Department of Communication

Commemorative Speaking

What is a Commemorative Speech?

Commemorative speeches are sometimes known as "ceremonial" or "epideictic" speeches. At the most basic level, commemorative speeches pay tribute or praise a person, an institution, an event, idea, or place. Their focus is on VALUES. All societies hold certain values central to human existence: beauty, loyalty, wisdom, kindness, tradition, success, innocence, experience, and courage, for example. The commemorative speech will celebrate these values. Types of commemorative speeches include the eulogy, the speech of nomination, the speech of goodwill, the wedding toast, and the award acceptance speech.

Please note that the commemorative speech is not just informative. Thus, a speaker would not just give a biography of Ghandi, but rather would celebrate who he was, why he was worthy of praise, and encourage the audience to celebrate those values.

Commemorative Speaking and the Future

Often, the inspiring commemorative speech goes beyond celebrating past or present accomplishments to give the audience hope for the future. For example, in 1986, when Ronald Reagan gave his now famous eulogy for the Challenger astronauts, he not only praised Christa MacAuliffe and the deceased astronauts, he gave the people of the United States a message of hope for the future of the space program—that it would not die with this mission, but would continue to thrive. Consider how the speaker can link past, present, and future in a commemorative speech.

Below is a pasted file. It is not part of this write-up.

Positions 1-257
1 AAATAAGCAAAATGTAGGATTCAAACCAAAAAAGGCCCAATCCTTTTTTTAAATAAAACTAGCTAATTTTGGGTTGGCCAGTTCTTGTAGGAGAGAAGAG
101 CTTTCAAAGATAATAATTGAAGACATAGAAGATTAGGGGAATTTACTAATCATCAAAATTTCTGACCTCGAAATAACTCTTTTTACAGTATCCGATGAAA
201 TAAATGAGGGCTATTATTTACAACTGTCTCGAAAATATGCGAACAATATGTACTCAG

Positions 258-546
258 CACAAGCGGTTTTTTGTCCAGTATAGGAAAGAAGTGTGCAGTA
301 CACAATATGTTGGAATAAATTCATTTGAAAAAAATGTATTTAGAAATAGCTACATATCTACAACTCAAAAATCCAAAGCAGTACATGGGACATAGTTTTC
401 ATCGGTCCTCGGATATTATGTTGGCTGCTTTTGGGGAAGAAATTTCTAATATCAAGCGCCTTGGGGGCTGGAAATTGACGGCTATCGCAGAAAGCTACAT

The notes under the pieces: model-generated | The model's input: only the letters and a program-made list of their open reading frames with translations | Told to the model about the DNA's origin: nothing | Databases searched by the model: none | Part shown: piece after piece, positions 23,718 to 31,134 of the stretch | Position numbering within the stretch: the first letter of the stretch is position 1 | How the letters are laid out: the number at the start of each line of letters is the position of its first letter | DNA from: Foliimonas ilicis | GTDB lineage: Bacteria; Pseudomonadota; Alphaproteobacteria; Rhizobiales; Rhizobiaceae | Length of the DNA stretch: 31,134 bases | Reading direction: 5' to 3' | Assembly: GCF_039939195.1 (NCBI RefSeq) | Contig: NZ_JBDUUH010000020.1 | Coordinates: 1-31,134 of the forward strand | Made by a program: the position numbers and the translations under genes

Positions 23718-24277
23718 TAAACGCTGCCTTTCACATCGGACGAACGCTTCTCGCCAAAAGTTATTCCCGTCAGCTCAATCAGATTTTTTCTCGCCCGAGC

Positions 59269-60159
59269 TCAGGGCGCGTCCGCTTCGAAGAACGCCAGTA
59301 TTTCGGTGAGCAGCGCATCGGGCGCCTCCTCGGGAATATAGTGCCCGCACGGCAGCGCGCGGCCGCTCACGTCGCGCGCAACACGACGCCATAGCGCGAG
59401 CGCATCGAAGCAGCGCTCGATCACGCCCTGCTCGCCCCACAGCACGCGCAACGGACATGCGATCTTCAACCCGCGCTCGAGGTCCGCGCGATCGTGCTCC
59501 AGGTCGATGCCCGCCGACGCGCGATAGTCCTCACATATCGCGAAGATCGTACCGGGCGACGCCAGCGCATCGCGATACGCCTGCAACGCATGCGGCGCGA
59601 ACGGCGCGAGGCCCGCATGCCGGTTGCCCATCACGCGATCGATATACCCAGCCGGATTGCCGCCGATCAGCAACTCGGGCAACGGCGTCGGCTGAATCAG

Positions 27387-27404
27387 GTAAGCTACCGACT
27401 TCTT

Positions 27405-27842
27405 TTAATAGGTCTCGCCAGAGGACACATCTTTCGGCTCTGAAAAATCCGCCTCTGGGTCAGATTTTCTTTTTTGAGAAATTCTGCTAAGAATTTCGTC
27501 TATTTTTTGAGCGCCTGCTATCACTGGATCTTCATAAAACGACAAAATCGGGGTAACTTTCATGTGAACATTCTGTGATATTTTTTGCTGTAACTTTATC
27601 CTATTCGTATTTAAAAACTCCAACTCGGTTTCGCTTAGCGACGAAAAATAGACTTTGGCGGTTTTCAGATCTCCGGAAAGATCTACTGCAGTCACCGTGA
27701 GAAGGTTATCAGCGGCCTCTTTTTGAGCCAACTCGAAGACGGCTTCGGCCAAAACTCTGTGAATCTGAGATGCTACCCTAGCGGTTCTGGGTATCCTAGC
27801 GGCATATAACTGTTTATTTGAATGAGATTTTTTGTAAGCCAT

As you may have guessed, language becomes an essential part of effective commemorative speeches. Using stories, illustrations, and figurative language helps the audience to share your experience.

Note that it is difficult to pay tribute to trivial topics. Therefore, a commemorative speech on, say, “tailgating parties” would not be appropriate. This speech is about what is most important to society --honor, trust, gentleness, etc.